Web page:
Meet Floki, the street barber of Perth: ‘It’s not just about the haircut’

Once a month on Fridays, Ali ‘Floki’ Bouazar takes time off work to hit the streets of Perth, providing free haircuts to those in need

Ali Bouazar, or ‘Floki” as he prefers to be called, is a barber who works full-time at a busy shop in Darch in Perth, Western Australia.

But Friday afternoons once a month or so, he takes time off and heads to the city to give free haircuts to people who have no home.

And there are many. In December 2020 there were an estimated 9,000 people experiencing homelessness in WA. It’s likely the real number is much higher.

Ali Bouazar, or ‘Floki’ the street barber.
Street barber Ali ‘Floki’ Bouazar. Photograph: Kerry Faulkner/The Guardian
Ali Bouazar trims a client’s hair
‘It’s not just about the haircut ... I really want to have a connection between people in the community,’ says Ali ‘Floki’ Bouazar. Photograph: Kerry Faulkner/The Guardian

His nickname “Floki” is taken from a character from the TV series Vikings. He’s a shipbuilder in the series – a joyful character dedicated to his work. Floki says he doesn’t cut hair for attention but for the happiness it gives his customers and the joy that brings him.

It’s all about building connections, he says.

“It’s not just about the haircut, to be honest. I really want to have a connection between people in the community. The haircut helps make the connection even stronger. I feel we have things to talk about because I might look a bit different too, and English is not my first language, so it’s really good to have something to talk about, and when you build the trust, you can go deep and listen to their story.”

‘The haircut helps make the connection even stronger,’ says Bouazar
‘The haircut helps make the connection even stronger,’ says Floki. Photograph: Kerry Faulkner/The Guardian
A shave for one of Ali Bouazar’s clients
A shave for one of Floki’s clients. Photograph: Kerry Faulkner/The Guardian

“I love to listen to what they want to say; what they want to talk about.

“I have regulars – they keep telling me, ‘We may not show you but we appreciate what you do from the bottom of our hearts.’”

I join Floki in Perth one Friday afternoon. It has been raining and initially few people are about. Floki assures me that once he does one haircut, word will get around and people will come from everywhere. He is right – a queue forms outside the train station. Undercuts are the ’do of the day. He started cutting at 1pm and is still going when I leave at 5pm.

Two clients smile as ‘Floki’ gets to work
Two clients smile as ‘Floki’ gets to work. Photograph: Kerry Faulkner/The Guardian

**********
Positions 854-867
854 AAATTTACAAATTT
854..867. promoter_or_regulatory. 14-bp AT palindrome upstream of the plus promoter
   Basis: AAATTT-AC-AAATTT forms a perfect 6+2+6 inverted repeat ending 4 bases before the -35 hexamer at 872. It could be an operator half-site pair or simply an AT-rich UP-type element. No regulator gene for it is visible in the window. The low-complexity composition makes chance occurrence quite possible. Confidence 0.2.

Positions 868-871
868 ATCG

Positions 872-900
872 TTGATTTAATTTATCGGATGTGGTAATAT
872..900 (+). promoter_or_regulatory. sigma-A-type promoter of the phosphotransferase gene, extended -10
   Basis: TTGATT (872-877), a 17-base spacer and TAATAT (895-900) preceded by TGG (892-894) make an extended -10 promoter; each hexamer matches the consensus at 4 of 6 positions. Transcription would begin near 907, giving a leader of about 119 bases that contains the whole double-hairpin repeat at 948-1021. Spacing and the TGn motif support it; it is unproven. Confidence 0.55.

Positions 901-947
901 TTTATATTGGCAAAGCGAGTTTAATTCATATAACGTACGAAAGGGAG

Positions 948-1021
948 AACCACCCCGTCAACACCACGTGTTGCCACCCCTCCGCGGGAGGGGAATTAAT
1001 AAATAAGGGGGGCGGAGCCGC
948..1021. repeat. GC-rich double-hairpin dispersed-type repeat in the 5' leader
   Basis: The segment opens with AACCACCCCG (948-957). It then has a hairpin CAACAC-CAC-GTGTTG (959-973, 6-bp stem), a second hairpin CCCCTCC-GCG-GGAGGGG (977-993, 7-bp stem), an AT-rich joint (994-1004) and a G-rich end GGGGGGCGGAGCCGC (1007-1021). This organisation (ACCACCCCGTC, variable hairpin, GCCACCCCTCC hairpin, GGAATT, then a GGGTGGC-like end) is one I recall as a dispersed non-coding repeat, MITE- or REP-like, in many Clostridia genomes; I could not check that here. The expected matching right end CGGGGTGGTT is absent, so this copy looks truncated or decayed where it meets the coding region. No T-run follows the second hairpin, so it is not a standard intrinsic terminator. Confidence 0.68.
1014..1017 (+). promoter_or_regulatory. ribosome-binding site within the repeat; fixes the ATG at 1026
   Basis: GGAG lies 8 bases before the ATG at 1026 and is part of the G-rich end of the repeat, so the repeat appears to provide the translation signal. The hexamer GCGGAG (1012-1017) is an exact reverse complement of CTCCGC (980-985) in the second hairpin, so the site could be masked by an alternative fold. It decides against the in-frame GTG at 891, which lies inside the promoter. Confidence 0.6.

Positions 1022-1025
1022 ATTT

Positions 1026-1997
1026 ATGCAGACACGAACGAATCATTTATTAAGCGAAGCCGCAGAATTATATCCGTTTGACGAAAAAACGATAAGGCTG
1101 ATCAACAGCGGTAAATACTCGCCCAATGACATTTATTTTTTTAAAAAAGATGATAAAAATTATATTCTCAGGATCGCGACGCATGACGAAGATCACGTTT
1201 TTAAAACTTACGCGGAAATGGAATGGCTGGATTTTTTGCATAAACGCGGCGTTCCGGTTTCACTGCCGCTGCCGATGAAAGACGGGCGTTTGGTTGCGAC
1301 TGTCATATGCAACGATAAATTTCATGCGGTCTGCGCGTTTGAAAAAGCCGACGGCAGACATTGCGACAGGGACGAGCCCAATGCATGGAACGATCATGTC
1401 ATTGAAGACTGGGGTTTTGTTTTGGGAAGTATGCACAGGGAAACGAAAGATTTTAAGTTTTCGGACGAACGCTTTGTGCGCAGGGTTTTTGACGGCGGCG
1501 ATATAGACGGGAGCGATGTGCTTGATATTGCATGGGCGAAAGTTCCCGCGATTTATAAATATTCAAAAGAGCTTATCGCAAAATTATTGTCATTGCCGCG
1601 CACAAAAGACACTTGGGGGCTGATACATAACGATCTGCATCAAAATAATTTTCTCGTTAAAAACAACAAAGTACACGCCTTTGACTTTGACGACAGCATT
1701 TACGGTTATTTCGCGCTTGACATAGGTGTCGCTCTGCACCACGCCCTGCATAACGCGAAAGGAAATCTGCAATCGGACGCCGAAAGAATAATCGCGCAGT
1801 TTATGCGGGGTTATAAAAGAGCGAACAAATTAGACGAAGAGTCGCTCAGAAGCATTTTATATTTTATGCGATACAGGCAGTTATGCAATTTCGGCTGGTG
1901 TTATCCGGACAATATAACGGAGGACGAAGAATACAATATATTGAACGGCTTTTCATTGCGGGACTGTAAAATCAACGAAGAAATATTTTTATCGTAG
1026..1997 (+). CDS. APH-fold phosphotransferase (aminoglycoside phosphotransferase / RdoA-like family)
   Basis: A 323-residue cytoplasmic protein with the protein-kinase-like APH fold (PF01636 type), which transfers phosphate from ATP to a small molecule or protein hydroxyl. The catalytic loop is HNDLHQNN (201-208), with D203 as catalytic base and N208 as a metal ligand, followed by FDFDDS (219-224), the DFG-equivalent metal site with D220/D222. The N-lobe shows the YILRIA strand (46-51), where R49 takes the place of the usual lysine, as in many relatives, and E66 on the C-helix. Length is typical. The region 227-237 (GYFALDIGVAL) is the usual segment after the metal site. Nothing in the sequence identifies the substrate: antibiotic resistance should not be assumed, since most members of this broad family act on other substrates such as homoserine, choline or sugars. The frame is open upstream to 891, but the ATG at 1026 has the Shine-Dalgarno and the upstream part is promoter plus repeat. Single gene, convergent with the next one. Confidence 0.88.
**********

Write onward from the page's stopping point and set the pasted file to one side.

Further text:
“Last time I was here, one man’s face was full of blood and so the hair at the front was sticking to it and it was really hard for me to pull it. It was very sad. I remember wondering why no one’s looking after them,” he says.

The man was drunk, Floki says, but a friend was by his side. “She told me, ‘Don’t worry. I will hold his hand and he will let you give him a haircut.’

“She was looking after him which was great. They are alone but they have the back of each other.”

Floki came to Australia as a refugee in 2011, fleeing Iran. He’s an Arab Iranian from Ahwaz. He says as a human rights activist, he was in danger in his country and had to leave.

“My people back home – they don’t even have water, the most basic human needs and because we are a minority people, they ignore us.

“They are trying to bring other people from different backgrounds to my city to clean ethnically.”

He says as a human rights activist, kindness to fellow humans is in his blood.

“I understand there is no country that is perfect,” he explains.

‘These people [on the streets]; they have been ignored for a very long time,’ says Ali Bouazar.
‘These people [on the streets], they have been ignored for a very long time,’ says Floki. Photograph: Kerry Faulkner/The Guardian

“I came from [a] country that doesn’t really care about human rights – I came here. This is too perfect – Australia, here, for me.

“These people [on the streets], they have been ignored for a very long time. I wasn’t born here so I can’t do much because people say to me ‘Hey, if you want to complain just go back to where you came from.’

“I’ve never really had any discrimination here. I very grateful and very happy, but I want to do what I can; what’s in my hands to do.”

Kerry Faulkner

The GuardianTramp

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